How did you become a crowd artist?
I discovered Golaem for the first time 6 years ago during an internal training at MPC (when it was still called Mikros). This training was given by Michael Etienne to about ten people. At that time, there were relatively few projects involving crowds. Following this training, I was offered the opportunity to work on crowds for an upcoming project. It involved filling the Champs-Elysées with pedestrians and cars for the film “Santa et Cie” directed by Alain Chabat.
Afterwards, I was offered the opportunity to collaborate on every project involving crowds, and gradually gained experience with Golaem, becoming the main point of contact for any crowd-related requests. I was able to integrate Golaem and develop a crowd pipeline in MPC’s pipeline along with the various needs. The increasing demand for crowd quality in projects allowed me to develop tools to overcome various challenges.
Could you share a few projects you have worked on?
My first crowd project was Santa et Cie, but the biggest crowd project to date is undoubtedly Astérix & Obélix: l’empire du milieu! I also worked on the movies The Last Duel directed by Ridley Scott, Adieu les cons directed by Albert Dupontel, Aline directed by Valérie Lemercier, and the TV Shows The Serpent Queen by Starz. More recently, I worked on projects which have not been released yet, such as L’empire, the Netflix show Tapie, and Marinette for example.
These recent projects gave me the opportunity to use Golaem to populate shots with non-human character assets, such as penguins or spaceships. It is interesting to be able to rely on the same tools to manage a large quantity of diverse and complex assets.
Given your experience in crowds, which trends have you seen emerge over time, and how do you see the future for crowds?
Over the past few years, the number of projects requiring crowds has been continuously increasing! When I started working with crowds, there were only one or two projects per year. Now, I regularly have multiple projects running simultaneously. As a result, I am no longer alone, and we have had to assemble a team of crowd artists to meet the demand.
I believe that crowd effects will become even more prevalent! They are visually impressive on the screen, and the technologies used to create them are becoming more affordable and accessible. This includes simulation software like Golaem and the creation of third-party elements involved in crowd fabrication, such as motion capture systems.
Furthermore, in addition to being more frequent, crowd effects will move away from the classic stadium filling. Crowd characters will be closer to the camera and, therefore, necessarily more detailed. They will often be as detailed as main characters themselves.
How did the Covid crisis affected film production and the way you are working with crowds? Can you feel the difference now and before covid or is everything back to normal?
I believe the increase in crowd projects is no longer directly related to the Covid crisis. There was a surge in requests for real-time crowd effects, for example, filling football stadiums with reactive audience reactions based on what was happening on the field. However, these requests never went beyond a few preliminary tests.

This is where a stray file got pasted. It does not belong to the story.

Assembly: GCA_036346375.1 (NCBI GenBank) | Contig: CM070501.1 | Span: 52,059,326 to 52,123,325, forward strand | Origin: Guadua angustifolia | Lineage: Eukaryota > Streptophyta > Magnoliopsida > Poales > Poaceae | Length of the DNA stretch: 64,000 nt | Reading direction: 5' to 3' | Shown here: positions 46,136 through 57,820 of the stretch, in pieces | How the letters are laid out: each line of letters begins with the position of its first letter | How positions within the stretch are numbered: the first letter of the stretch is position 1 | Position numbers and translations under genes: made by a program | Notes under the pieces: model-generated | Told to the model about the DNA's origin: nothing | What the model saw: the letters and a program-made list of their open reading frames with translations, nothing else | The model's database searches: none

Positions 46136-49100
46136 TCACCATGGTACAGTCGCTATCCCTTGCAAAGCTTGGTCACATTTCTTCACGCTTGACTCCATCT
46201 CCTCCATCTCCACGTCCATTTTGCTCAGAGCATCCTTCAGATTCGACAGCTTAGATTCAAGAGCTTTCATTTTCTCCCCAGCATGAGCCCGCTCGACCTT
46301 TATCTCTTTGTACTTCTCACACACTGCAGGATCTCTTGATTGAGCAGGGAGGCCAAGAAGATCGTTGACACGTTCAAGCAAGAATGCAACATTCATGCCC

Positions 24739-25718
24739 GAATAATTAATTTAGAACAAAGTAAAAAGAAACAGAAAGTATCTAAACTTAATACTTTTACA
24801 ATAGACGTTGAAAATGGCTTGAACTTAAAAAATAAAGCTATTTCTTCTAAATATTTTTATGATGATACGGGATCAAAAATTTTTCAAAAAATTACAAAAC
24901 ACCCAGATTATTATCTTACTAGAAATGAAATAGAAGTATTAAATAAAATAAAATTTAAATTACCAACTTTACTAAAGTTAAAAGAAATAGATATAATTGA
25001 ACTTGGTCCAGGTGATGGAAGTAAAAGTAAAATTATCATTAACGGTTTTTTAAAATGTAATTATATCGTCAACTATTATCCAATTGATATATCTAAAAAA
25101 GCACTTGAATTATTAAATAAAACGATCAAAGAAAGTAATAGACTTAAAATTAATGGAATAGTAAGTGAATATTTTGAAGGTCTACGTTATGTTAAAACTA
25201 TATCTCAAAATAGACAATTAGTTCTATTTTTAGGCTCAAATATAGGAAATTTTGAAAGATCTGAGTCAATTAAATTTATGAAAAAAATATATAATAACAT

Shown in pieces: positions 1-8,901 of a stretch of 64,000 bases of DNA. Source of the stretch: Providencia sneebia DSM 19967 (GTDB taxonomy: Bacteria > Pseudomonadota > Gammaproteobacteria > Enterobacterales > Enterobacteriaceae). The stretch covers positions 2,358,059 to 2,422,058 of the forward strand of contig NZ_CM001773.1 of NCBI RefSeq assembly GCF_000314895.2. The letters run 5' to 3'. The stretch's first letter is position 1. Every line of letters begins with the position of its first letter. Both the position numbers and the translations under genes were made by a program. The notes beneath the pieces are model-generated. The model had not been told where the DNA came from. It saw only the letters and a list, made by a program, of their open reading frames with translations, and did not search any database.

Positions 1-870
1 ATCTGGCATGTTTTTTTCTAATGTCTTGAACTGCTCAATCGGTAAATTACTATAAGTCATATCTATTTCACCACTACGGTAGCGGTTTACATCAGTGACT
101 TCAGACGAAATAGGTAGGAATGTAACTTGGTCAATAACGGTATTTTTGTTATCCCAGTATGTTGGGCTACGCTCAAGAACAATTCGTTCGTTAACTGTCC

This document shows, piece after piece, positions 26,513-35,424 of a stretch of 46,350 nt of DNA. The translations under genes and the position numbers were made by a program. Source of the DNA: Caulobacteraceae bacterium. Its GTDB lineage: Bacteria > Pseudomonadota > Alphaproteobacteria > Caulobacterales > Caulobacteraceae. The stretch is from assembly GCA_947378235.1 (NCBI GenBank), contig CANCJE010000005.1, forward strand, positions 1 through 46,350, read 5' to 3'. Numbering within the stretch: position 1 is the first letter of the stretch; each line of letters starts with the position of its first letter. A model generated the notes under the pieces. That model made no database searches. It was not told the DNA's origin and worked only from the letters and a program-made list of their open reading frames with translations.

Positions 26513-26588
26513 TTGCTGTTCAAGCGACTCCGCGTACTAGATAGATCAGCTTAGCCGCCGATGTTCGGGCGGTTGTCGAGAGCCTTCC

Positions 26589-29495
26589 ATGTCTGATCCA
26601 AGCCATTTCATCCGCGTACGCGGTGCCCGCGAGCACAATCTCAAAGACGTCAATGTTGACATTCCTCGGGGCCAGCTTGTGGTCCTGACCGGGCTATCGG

For VFX, I don’t think Covid has had a significant impact. Anyway, due to budget and technical constraints, it is unrealistic to fill a stadium with extras for two shots in a film or gather tens of thousands of extras dressed as Romans.
Moreover, creating crowds using CG allows for greater control over the appearance, actions, behaviors, and emotions of the crowd.
For me, crowd production has been quiet during the Covid period, but that was due to the global halt in shootings rather than a specific impact on the crowd sector.
Would you recommend CG artists to get in crowds? How? Which skills should they develop?
I definitely recommend CG artists to venture into the world of crowds!
I really enjoy working with crowds because it spans across an extremely wide and diverse range of areas. Creating a crowd shot involves asset creation, rigging, animation, simulations (both crowd simulations and sometimes post-simulations for cloth or particles), lighting, and even the basics of compositing, depending on the projects.
Therefore, I believe a crowd artist should be comfortable and skilled in all of these steps. These different steps are regularly performed on numerous elements. So, one essential skill for a crowd artist is the ability to automate tasks that can be automated. It’s important to have scripting knowledge!
Would you have some advice for people wanting to create a demoreel in order to be hired as Crowd TD?
As I mentioned before, demonstrating the ability to handle modifications in domains beyond just Golaem simulations can be highly appreciated!
I believe it’s a good idea to showcase simulations using customized assets.
Unfortunately, I don’t have a magic recipe because it all depends on the specific needs of projects at the time of recruitment.
However, the classic advice applies to crowd TDs as well. Instead of including all of your work, focus on showcasing your best and most relevant work that demonstrates your capabilities for the position you’re aiming for.
It’s better to have a short and effective demoreel than something that shows too much.
Read the full interview on the Golaem website here.